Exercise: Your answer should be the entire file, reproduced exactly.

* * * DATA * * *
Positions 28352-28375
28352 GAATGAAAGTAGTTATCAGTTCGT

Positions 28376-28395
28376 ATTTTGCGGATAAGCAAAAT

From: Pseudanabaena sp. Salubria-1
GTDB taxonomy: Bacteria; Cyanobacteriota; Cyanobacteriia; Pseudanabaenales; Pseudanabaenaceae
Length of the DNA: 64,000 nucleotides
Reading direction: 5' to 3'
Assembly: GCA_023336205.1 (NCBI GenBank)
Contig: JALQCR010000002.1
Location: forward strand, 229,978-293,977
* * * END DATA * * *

Positions 28352-28375
28352 GAATGAAAGTAGTTATCAGTTCGT

Positions 28376-28395
28376 ATTTTGCGGATAAGCAAAAT

From: Pseudanabaena sp. Salubria-1
GTDB taxonomy: Bacteria; Cyanobacteriota; Cyanobacteriia; Pseudanabaenales; Pseudanabaenaceae
Length of the DNA: 64,000 nucleotides
Reading direction: 5' to 3'
Assembly: GCA_023336205.1 (NCBI GenBank)
Contig: JALQCR010000002.1
Location: forward strand, 229,978-293,977